However, if the resentment and criticism was muted toward Dylan it was not toward Caitlin! Again, Wales at the time was hardly liberal and moral restriction fell more heavily on women than on men but the opinion, in as many as I encountered, was uniform – she was not liked! That she was, at the time, in a hotel negotiating the sale of the Boathouse with no apparent concern for the consequence to the town served to fan the flames of the dislike!
We visited St Clears, a short bus journey away, and the shop of Carl Eynon the butcher who by the addition of an alliterative ‘B’ is probably the only ‘local’ we can be certain inspired a Milk Wood character. I imagined he was already pestered by visitors so no mention of Mr Thomas was made, a reticence I regret years later.
In 1975, as our marriage starting to implode, we rented a cottage in the countryside some twenty miles from Laugharne, the kind of second home Plaid Cymru militants were burning at the time. I walked through the town with my daughter, a journey made long by the interruption of friendly locals who chatted to her in her pushchair. Laugharne still a little country town but now on the threshold of change that would see it become a gentrified Dylan Disneyland. Within weeks of Dylan's death the News Chronicle had predicted "Now will begin the Dylan cult and Laugharne will become a shrine." and Daniel Jones had warned of an obscene scramble to own his memory precisely by those who refused to acknowledge Dylan in life.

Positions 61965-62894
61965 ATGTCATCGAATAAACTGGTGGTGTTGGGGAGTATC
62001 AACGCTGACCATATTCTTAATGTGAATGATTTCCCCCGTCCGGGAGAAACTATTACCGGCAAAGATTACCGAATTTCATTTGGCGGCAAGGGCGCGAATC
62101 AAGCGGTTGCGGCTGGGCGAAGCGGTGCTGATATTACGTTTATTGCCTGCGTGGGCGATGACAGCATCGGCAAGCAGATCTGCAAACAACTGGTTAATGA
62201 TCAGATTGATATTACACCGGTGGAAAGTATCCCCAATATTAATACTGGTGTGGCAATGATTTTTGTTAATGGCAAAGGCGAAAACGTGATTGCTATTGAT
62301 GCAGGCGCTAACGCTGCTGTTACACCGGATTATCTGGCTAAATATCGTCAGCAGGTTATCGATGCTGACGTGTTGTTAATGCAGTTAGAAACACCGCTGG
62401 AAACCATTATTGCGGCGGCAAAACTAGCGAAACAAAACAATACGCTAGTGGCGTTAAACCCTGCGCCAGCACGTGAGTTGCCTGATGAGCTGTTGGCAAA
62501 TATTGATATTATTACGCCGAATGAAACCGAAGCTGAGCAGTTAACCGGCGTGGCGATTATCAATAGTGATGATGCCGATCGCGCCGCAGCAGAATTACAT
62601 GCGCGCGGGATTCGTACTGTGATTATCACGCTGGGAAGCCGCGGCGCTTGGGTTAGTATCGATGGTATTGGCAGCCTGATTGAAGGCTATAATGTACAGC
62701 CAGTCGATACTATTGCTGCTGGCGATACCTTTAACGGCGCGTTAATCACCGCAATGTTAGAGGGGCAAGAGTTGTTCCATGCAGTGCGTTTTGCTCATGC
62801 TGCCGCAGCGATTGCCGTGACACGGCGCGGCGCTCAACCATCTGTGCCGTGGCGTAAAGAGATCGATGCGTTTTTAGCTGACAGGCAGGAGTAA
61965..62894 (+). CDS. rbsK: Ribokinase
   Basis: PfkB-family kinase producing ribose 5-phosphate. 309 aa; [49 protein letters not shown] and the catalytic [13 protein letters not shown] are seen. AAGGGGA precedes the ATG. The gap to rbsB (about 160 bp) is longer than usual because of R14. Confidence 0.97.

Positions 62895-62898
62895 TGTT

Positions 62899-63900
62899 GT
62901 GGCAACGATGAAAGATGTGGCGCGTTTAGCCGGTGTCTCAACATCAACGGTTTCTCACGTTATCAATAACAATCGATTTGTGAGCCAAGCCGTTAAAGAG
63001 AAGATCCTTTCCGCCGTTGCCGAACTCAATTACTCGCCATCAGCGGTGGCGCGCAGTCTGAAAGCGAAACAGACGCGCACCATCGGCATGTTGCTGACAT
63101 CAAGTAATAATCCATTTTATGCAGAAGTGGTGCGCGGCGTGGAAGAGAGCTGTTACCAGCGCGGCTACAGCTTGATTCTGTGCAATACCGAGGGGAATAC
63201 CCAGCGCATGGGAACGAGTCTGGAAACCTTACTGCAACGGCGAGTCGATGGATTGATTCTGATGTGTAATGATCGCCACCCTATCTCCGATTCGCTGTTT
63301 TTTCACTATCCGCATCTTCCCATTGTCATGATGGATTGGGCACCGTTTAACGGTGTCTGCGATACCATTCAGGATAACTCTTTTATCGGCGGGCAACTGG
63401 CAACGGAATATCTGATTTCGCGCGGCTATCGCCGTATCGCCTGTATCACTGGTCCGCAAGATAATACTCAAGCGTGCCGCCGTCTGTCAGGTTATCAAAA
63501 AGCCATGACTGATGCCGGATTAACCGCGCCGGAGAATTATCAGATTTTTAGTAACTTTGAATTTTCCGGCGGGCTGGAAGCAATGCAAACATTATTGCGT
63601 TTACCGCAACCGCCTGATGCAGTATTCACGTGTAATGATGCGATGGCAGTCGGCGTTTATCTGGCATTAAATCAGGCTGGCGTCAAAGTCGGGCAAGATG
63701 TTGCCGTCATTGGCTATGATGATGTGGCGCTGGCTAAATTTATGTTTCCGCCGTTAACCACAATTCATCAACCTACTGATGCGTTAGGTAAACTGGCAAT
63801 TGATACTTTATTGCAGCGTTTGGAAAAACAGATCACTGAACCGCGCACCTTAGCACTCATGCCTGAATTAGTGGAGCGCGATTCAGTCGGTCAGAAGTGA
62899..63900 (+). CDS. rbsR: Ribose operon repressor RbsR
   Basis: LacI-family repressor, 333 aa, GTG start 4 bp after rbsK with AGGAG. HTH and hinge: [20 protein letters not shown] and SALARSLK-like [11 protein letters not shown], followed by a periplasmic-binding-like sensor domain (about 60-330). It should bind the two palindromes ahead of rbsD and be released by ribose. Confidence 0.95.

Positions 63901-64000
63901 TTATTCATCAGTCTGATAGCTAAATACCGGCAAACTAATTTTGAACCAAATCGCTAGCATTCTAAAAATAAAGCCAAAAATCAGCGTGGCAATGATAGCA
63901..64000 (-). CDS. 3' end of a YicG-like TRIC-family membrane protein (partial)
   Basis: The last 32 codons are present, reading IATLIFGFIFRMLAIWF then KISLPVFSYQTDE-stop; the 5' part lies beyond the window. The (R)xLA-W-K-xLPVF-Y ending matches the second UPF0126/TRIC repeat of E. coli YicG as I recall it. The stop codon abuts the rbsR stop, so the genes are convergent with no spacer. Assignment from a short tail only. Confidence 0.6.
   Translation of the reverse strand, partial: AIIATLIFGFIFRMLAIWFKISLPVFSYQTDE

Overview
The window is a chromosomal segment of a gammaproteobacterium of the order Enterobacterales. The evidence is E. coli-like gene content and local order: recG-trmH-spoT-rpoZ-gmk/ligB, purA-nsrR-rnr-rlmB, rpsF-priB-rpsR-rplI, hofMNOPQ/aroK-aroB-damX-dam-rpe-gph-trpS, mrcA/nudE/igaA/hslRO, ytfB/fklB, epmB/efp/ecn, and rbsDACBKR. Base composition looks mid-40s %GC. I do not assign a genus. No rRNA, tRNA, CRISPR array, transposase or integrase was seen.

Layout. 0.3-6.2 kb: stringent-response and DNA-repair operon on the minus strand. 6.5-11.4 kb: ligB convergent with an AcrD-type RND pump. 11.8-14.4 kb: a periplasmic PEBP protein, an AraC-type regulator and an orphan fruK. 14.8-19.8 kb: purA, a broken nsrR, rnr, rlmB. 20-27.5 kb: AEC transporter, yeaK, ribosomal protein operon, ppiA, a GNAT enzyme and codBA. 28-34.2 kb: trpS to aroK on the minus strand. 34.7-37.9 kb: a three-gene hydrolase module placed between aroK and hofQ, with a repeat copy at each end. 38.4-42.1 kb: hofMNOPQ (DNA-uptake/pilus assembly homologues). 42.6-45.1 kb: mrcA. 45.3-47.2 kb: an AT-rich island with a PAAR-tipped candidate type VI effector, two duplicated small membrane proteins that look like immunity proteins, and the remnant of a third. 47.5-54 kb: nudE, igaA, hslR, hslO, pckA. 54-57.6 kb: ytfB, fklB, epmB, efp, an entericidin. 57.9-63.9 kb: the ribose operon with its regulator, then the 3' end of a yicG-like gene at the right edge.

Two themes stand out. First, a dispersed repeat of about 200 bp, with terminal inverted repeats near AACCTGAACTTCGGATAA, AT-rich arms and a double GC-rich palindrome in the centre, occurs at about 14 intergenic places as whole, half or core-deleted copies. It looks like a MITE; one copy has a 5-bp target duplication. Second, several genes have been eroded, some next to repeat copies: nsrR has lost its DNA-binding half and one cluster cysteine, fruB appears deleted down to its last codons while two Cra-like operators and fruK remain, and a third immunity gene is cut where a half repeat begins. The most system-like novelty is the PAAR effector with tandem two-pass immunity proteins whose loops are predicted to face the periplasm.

Doctor Cowan’s garage had been repainted. A gothic script notice had been attached about the poet’s inspiration from the view of the Taff estuary. A window had been cut into its frontage so visitors could see the interior, arranged to mimic when Dylan sat there. I could see nothing in these but sacrilege.
The Boathouse had
been sold to a school and opened to the public just weeks before; the furniture
returned, floodlights installed and the exterior redecorated. Entry was a hefty
fee, a lifetime away from a few beers with Johnny Oriel! The Laugharne of five years earlier was
slipping into memory. I was saddened for the town and angered for the Dylan I
loved. Let’s write ‘Library’ on the library wall – it could still be seen in
1970! I could see the future for the
town from boutique guesthouses and celebrity to ugly statues, renamed streets